Letter: Numbers Don’t Tell the Story

To the Editor:

Government figures representing citizens who are homeless, living in poverty and without health insurance err on the low side. The U.S. Department of Housing and Urban Development claims that 633,782 people across America were homeless last year, based on a “point in time count.” This has been disputed by homeless advocates who estimate the actual number at closer to 3 million, and the government numbers are somewhat suspect as they rely on shelter counts only. Who, I wonder, is counting the homeless who seek shelter under bridges or on top of heated subway grates?

Forty-eight million among us live in poverty with an overall rate calculated at 16 percent of the American population. (Without Social Security payments to the elderly and disabled, the poverty rate would be closer to 25 percent.) These numbers are generated in part by those who receive government assistance. With a recent $5 billion cut in food stamp aid in November, hunger is on the increase, which by itself is scandalous and directly related to the dissonance between our political parties. Furthermore, the recent cancellation of unemployment benefits to 1.3 million citizens who provide food and shelter for their families will swell the need for public assistance as they disappear from the government unemployment figures.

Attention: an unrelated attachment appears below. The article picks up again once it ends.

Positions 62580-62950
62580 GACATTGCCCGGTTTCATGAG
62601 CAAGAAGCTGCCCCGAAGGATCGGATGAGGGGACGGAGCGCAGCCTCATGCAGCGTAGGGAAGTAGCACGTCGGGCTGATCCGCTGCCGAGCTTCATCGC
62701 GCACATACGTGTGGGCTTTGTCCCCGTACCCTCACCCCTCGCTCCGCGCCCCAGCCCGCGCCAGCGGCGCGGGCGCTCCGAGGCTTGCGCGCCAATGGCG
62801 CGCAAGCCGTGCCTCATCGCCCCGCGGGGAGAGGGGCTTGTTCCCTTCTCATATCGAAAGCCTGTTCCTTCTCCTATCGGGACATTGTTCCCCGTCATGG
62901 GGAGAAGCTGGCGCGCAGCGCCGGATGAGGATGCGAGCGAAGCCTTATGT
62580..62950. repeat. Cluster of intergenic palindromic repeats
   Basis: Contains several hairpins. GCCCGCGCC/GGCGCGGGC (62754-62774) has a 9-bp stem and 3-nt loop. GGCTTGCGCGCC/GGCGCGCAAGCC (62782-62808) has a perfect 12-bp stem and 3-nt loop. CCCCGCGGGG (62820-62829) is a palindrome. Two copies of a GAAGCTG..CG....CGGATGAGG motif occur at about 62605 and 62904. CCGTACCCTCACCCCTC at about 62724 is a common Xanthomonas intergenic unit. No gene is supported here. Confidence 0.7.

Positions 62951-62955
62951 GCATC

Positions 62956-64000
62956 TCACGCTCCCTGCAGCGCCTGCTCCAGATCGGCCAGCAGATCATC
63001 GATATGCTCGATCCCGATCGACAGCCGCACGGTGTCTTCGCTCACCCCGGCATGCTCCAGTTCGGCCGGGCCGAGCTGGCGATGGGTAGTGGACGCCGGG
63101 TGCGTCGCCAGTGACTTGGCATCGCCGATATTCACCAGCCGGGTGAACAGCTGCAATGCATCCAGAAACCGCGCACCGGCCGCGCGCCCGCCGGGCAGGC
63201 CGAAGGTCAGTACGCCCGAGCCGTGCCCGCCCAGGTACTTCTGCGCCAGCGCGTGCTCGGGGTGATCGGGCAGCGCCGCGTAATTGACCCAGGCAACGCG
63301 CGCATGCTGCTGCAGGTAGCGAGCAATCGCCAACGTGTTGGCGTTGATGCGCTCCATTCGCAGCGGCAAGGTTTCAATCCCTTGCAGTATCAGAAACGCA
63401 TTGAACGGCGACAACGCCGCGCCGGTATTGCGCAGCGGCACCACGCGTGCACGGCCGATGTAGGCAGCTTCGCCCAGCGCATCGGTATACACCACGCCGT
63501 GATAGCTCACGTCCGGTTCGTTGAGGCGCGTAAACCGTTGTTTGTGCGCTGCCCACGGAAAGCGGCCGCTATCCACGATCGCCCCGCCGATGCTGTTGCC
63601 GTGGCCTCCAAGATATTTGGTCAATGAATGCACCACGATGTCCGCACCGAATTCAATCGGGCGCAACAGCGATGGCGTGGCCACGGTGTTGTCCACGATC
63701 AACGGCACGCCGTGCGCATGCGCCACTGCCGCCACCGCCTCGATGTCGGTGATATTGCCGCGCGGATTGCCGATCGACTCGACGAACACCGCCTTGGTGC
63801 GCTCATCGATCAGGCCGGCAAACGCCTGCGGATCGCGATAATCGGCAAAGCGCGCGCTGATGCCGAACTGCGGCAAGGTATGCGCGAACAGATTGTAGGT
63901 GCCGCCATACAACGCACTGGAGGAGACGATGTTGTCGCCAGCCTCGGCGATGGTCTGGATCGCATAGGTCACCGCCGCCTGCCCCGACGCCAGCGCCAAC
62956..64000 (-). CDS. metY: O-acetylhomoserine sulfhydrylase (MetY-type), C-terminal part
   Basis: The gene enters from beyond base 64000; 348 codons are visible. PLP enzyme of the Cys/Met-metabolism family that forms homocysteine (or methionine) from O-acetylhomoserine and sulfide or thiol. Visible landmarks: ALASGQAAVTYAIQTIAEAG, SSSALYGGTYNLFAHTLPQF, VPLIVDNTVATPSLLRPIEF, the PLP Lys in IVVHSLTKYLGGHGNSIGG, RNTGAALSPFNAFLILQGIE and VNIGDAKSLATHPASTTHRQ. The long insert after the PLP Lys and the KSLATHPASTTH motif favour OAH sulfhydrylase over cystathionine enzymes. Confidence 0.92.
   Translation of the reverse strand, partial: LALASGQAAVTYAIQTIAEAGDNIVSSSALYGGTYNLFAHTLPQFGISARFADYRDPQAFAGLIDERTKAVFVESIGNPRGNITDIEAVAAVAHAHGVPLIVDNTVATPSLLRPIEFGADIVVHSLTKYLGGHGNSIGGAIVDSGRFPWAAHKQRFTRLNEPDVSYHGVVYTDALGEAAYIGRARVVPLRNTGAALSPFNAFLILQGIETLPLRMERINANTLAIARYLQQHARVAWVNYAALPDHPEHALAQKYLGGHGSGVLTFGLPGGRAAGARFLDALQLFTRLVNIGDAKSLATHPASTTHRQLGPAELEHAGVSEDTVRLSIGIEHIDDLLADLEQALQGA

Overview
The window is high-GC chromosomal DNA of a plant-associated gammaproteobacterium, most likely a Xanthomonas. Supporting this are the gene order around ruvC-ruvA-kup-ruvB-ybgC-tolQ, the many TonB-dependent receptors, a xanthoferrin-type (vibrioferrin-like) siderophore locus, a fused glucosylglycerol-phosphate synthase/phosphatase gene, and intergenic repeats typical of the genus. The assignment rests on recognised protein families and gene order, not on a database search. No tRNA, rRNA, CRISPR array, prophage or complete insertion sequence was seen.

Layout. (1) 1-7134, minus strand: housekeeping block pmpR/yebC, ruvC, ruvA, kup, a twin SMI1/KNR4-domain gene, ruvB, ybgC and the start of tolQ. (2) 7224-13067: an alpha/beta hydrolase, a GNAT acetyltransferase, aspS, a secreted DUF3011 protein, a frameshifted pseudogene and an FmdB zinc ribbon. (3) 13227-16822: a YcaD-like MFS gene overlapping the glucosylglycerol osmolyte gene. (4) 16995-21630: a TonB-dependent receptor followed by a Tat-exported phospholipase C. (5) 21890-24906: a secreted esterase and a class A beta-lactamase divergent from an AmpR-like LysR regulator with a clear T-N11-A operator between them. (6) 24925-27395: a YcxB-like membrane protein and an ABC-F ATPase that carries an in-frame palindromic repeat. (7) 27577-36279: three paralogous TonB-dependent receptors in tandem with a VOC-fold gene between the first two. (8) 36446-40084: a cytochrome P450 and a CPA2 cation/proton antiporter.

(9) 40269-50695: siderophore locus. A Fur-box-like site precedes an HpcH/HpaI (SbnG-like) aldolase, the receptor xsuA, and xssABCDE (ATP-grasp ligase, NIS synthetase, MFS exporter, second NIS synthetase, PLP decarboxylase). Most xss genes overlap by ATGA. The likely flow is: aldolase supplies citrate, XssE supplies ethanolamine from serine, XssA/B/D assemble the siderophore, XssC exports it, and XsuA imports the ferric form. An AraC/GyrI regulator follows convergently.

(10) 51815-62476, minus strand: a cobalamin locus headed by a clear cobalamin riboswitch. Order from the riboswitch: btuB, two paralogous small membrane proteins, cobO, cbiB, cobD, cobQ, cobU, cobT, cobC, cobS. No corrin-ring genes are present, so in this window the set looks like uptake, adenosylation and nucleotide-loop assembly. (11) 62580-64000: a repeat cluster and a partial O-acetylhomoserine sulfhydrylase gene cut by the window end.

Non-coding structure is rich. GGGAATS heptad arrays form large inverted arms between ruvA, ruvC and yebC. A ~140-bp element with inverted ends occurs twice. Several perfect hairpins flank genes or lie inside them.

And finally, regarding the oft-discussed figure of 48 million citizens without health insurance, the amount used by the president and his supporters to impress on the public the need for a revamped health care system: Recently President Obama chose the “bronze plan” for himself. Perhaps this pleases him. However, what he does not wish to acknowledge, although trumpeting the latest figures, is that even if counted within the 48 million, the overall results of slightly more than 2 million inductees is extremely discouraging. The notion that the Affordable Health Care Act would accommodate these millions who remain without insurance is as much a lie as Obama’s “promise” about keeping one’s existing health insurance. Perhaps the American people are as challenged as Obama’s handlers seem to suggest. I wish I knew. But I suspect the reason a great many signed up in recent months was because of the cancellation of their existing policies.

Duncan Mackintosh